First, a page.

Excellent post, Jeri. Check out Heifer International for another way to honor your loved ones while providing for those in need. I really like their philosophy of building self-reliance in the gift recipients, as well as enlisting them in passing on the gift to others. And you're giving furry critters! What's more fun than that?

Lissanne / SORTED! said...

Love the ATM idea... beautiful. I'm a big fan of random acts of kindness at any time of year.

Yesterday at the video store, when I went to hire my title, I was told I had overdue fee. Curious, I asked for which DVD? I'd never hired it. Turns out, the store accidentally pulled up someone elses account on the computer instead of mine. I decided, in a split second that I would pay this unknown person's overdue fees.

Turns out she's a new mother and I got the impression a bit pressed for cash.

What was loveliest was the reaction of the store owners - one of them said "you've made my day".

I realised that little $5 gave at least four people joy...

Jeri Dansky said...

Heifer International is a wonderful option, Deb. I had a fun story about that group in one of my holiday posts from last year.

Lissanne, what a nice story - thanks for sharing!

Anonymous said...

Interesting post Jeri. Although I can see the ATM route causing problems. Maybe I getting cynical in my "old age", but there are areas around here that if it bacame known you had a bunch of cash and were giving it away, you'd be mugged fairly quickly. Another issue I have - how fast will that $20 go for booze or drugs? Also, I have no way of knowing if that person needs the money - around here there is a group of panhandlers that carpool from 80 miles away, and make more money than many people who are giving them money. All-in-all, if I'm going to do cash directly with someone, I think I'd rather take them to the store and buy them the food/blanket/clothes. I do participate/give to the Adopt-a-Family program we have at work, and I try to put money into every Salvation Army kettle I pass. I don't know that I'm judging others "worthiness", but I'd really rather my contribution go toward improving their life (a few good meals) vs. helping ruin their life (drugs/booze). Arrgh - do I give without knowing if I'm helping or hurting the recipient?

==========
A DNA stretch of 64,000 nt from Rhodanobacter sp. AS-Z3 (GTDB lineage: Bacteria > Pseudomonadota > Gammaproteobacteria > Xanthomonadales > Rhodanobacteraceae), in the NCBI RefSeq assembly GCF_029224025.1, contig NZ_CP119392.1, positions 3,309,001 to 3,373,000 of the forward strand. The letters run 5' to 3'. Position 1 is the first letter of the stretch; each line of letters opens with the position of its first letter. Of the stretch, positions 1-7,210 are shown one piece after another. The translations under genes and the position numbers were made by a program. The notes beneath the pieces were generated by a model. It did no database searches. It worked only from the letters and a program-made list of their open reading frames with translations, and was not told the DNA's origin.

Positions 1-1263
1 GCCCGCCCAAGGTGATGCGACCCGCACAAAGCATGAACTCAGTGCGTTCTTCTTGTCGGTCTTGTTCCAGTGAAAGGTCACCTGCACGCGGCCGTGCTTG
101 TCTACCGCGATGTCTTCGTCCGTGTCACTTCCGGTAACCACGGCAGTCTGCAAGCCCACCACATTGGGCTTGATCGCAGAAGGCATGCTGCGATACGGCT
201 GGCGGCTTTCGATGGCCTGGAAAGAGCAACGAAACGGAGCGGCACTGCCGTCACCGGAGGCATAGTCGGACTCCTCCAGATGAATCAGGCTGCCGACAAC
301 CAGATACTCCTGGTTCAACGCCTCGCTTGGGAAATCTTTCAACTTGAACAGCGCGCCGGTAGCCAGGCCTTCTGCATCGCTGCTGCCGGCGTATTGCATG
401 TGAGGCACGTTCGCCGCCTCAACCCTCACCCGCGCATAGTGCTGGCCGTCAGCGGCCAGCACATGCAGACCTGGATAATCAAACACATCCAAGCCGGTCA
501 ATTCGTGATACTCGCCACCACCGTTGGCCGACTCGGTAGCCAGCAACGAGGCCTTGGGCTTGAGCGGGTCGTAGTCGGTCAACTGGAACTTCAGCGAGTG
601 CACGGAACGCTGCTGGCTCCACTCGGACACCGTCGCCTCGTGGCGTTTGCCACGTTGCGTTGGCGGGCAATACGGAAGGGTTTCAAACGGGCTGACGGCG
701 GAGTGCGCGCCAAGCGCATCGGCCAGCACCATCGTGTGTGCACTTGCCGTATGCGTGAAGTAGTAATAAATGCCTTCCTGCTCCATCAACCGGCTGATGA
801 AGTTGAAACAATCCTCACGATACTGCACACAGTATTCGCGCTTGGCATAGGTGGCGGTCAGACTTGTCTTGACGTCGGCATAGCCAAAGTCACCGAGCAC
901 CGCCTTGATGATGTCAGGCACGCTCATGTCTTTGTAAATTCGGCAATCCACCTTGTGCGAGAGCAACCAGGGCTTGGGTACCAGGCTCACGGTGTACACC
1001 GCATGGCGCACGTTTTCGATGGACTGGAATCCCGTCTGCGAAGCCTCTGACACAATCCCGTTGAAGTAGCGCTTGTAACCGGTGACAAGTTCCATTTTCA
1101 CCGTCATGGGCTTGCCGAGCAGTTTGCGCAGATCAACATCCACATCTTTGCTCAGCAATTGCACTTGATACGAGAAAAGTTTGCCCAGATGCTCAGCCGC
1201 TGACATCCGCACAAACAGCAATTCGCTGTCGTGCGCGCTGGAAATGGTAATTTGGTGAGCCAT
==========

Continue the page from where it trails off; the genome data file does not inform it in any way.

JustGail said...

Adding to my post above - I think my problem with giving cash to someone on the street isn't that the person I give it to uses it for booze/drugs, but that if they have kids, I just helped screw up their lives a bit more.

Also another idea for charitable gift-giving, I can't think of what it's called, but it's similar to Meals-on-Wheels except it's for pets. It is a fairly new concept and was in the newspapers this summer. It helps people to keep their pets and helps keep pets out of the already packed animal shelters, or worse, just being dumped on the side of the road. Some of the people it helps only have the Meals-on-Wheels people and their pets to talk to on a regular basis. If the name comes back to me, I'll let you know.

Jeri Dansky said...

Anonymous/JustGail: Certainly not everyone will be comfortable with The Untied Way, for the reasons you list. But it's an interesting idea, and I wanted to share it.

A charity that helps people keep their pets by providing pet food sounds wonderful. I know one group in my area which distributes food to people also hands out some pet food.